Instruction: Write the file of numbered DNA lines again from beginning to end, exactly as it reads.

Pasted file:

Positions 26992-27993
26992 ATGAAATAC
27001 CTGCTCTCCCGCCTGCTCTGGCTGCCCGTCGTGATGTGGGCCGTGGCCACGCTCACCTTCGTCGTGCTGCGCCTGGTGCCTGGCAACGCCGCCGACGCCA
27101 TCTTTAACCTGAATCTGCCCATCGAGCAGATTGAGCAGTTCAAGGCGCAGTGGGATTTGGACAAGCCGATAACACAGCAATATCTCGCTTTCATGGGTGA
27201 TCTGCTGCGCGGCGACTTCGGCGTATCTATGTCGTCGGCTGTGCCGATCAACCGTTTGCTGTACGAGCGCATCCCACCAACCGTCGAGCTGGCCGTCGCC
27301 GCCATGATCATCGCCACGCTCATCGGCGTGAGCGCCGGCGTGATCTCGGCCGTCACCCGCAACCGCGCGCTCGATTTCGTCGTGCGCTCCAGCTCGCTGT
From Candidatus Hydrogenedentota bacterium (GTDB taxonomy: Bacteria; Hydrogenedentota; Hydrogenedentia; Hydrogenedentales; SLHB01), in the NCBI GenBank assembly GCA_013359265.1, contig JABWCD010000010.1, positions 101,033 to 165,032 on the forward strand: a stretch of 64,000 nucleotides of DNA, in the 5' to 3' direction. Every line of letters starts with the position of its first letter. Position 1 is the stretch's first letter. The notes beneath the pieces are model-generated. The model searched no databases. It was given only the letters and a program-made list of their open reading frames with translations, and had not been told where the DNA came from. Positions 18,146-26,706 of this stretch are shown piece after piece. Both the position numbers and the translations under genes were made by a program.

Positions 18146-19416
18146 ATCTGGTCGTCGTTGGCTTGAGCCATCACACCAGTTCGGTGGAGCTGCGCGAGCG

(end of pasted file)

Positions 26992-27993
26992 ATGAAATAC
27001 CTGCTCTCCCGCCTGCTCTGGCTGCCCGTCGTGATGTGGGCCGTGGCCACGCTCACCTTCGTCGTGCTGCGCCTGGTGCCTGGCAACGCCGCCGACGCCA
27101 TCTTTAACCTGAATCTGCCCATCGAGCAGATTGAGCAGTTCAAGGCGCAGTGGGATTTGGACAAGCCGATAACACAGCAATATCTCGCTTTCATGGGTGA
27201 TCTGCTGCGCGGCGACTTCGGCGTATCTATGTCGTCGGCTGTGCCGATCAACCGTTTGCTGTACGAGCGCATCCCACCAACCGTCGAGCTGGCCGTCGCC
27301 GCCATGATCATCGCCACGCTCATCGGCGTGAGCGCCGGCGTGATCTCGGCCGTCACCCGCAACCGCGCGCTCGATTTCGTCGTGCGCTCCAGCTCGCTGT
From Candidatus Hydrogenedentota bacterium (GTDB taxonomy: Bacteria; Hydrogenedentota; Hydrogenedentia; Hydrogenedentales; SLHB01), in the NCBI GenBank assembly GCA_013359265.1, contig JABWCD010000010.1, positions 101,033 to 165,032 on the forward strand: a stretch of 64,000 nucleotides of DNA, in the 5' to 3' direction. Every line of letters starts with the position of its first letter. Position 1 is the stretch's first letter. The notes beneath the pieces are model-generated. The model searched no databases. It was given only the letters and a program-made list of their open reading frames with translations, and had not been told where the DNA came from. Positions 18,146-26,706 of this stretch are shown piece after piece. Both the position numbers and the translations under genes were made by a program.

Positions 18146-19416
18146 ATCTGGTCGTCGTTGGCTTGAGCCATCACACCAGTTCGGTGGAGCTGCGCGAGCG